Though a straight line appears to be the shortest distance between 2 points, life has a way of confounding geography. Often it is the dalliances and the detours that define us. There are no maps to guide our most important searches; we must rely on hope, chance, intuition and a willingness to be surprised.

Thursday, August 23, 2007

South Africa - the final furlong

(Largest dune in the world)

The last week of the tour was a run from the Namibian border to Capetown where the truck would spend 3 days before moving on (minus 16 of us!, including me) to Jo'burg. This was always going to be emotional with so many people leaving the truck after such a long time (two months or more for most of us).

In between the border and capetown, we had a quick visit to the town of Springbok, which is most notable for its erm... lack of diversity in the local gene pool. Quite amusing really, though I was too shy to take photos!

Instead, here's some photos of the giant sand dunes at Sossuslevi and Fish River Canyon, both of which are just shy of the South African border. The giant dunes were very photogenic, but for some reason they didn't seem as 'big' as I'd expected. Must be getting tourist attraction fatigue or something. Fish River Canyone was spectacular, though if you've seen the Grand Canyon, it's a bit like a miniature version.

After that we visited the lovely town of Stellenbosch, where all the beautiful people live (ie polar opposite to Springbok). Its also famous for its vineyards... and wine tours.

Loved the wine tour. Haven't laughed so much before lunchtime in many many years. Though, for comedy value, nothing could top the moment when Debbie, Nikki and I leaned against a cabinet while having our photo taken and knocked bottles of wine everywhere. There was a comedy 'CRASH' and everyone looked round open-mouthed. And we were fairly sober (ish) at that point.

After the wine tour I now have the nickname 'special' (Kes is 'magic', Nikki is 'gorgeous'), perhaps because I couldn't remember more than 4 of the 7 dwarves (and i thought 'forgetful' was one of those). Along with having the word 'Calumed' invented on the trip, it's been quite a constructive experience really.

(Right: me and my dinner-buddy Sheena at the start of the wine tour.)
(Meant to try to make the 100th update on this website 'special' but instead managed to forget and this is the 102nd. The 100th update had a picture of me patting a Cheetah though, which is still pretty special.)

And then Capetown. (hankies ready)

On the first day a group of us took the cable-car up on to Table Mountain. Really spectacular up there and kinda peaceful as well, despite reports in the newspaper everyday of muggings on the mountain. (There was a constant background hint of danger in Capetown).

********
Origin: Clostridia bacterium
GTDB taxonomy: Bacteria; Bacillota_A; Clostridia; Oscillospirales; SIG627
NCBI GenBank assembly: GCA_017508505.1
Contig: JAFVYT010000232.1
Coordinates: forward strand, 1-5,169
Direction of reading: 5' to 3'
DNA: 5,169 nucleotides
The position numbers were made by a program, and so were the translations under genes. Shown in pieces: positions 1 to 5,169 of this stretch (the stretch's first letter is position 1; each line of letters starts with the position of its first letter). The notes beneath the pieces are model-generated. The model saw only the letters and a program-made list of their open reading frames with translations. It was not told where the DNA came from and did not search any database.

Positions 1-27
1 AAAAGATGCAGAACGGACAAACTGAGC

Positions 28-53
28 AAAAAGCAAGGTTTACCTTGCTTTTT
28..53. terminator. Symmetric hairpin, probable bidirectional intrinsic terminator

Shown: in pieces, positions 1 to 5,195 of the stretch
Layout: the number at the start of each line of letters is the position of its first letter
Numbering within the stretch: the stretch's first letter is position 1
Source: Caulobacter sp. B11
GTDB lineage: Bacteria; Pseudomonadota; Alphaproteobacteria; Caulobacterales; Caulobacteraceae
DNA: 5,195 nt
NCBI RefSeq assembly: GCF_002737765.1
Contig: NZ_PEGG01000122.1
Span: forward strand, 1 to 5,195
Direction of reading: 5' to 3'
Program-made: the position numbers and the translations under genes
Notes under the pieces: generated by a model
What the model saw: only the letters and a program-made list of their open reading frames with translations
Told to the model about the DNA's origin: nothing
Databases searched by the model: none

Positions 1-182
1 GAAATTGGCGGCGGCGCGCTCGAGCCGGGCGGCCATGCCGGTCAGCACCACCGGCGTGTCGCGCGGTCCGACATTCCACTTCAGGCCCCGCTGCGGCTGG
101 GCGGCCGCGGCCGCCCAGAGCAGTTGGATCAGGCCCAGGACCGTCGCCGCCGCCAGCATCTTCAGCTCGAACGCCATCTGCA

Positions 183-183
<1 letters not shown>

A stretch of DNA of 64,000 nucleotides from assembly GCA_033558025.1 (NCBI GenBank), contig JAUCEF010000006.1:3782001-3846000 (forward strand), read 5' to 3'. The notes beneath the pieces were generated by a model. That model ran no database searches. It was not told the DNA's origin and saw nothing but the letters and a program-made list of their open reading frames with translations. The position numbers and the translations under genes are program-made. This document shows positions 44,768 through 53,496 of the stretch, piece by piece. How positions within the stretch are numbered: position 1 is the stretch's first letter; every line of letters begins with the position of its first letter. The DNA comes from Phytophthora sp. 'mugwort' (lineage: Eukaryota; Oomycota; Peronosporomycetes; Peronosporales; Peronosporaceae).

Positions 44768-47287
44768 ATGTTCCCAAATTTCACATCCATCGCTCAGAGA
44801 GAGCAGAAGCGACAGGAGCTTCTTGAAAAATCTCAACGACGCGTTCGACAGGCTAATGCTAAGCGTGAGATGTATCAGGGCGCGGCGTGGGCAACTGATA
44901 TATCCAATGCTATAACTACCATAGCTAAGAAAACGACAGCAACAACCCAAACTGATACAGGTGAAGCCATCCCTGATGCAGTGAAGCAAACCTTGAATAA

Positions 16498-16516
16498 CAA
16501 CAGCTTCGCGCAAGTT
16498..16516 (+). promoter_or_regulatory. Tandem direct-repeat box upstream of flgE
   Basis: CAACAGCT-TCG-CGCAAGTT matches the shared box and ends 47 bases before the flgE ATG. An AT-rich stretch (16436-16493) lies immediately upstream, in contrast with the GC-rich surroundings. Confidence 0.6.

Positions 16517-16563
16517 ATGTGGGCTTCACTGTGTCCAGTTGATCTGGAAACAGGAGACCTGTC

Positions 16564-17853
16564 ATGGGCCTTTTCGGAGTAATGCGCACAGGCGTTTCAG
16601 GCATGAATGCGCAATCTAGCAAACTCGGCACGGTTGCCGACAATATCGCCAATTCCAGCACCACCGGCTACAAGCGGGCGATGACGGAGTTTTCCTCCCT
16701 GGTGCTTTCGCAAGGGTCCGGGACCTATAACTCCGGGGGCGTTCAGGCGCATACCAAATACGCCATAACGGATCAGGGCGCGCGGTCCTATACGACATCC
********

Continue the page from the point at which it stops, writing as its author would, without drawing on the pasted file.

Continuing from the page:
(Nikki, Cal, Debbie and Nikki near the end of the wine tour.)

The next two days I spent diving. After missing out on the Advanced Diving course in both Zanzibar and Malawi I was really made up when I found out that it wasn't any more expensive in Capetown. I had five great dives over two days with a great outfit called Scuba Shack. Three of the dives were fairly straightforward, but the other two were absolutely fantastic.

The first was a wreck dive on an 80m long minesweeper famous for having led out the fleet at Normandy on D-Day (ie pretty darned famous!). This was my first wreck dive and it was absolutely sweet. Did some great swim-throughs and had plenty of time to explore almost the entire wreck. spooky.

(Right: Cal gets it on to another one of those block-rockin beats on the emotion-packed last night of the trip.)

Emma joined me for the last dive, which was diving with seals. I'd been swimming with seals before and loved it, but this was even better. We were surrounded by seals and they were incredibly playful. I tried doing rolls and somersaults in the water and the seals were really excited by this and copied what I was doing. Beautiful animals. And amazing swimmers. Unlike me! We both loved the dive. Really lucky that I could do two such amazing dives and get my advanced PADI at the same time. Really looking forward to more wreck diving in Australia now...

Have to also mention that the second day of diving was after the last big night out. I really wasn't diving 'at my best'. Managed to bang my head really hard on the bottom of the boat and smashed an egg to smithereens when I was supposed to peel it slowly (exercise to test pressure at depth).

Otherwise, Capetown was all about saying goodbye. It was honestly and truly tearful and gutting to say goodbye to most people. I will miss so many of those guys so much - you were all so 'special' too! And also hope and expect to meet up with some of them again.

And that was the BigTrip. Time to go home now. Waaaaaaaaaahhhh...

(The very last photo of the bigtrip. 10 minutes later I was in a taxi on the way to the airport! Me, Brock, Ed, Clodagh, Lou, Cal, Nikki, Nick, Emma and Jane. I LOVE YOU GUYS!!!)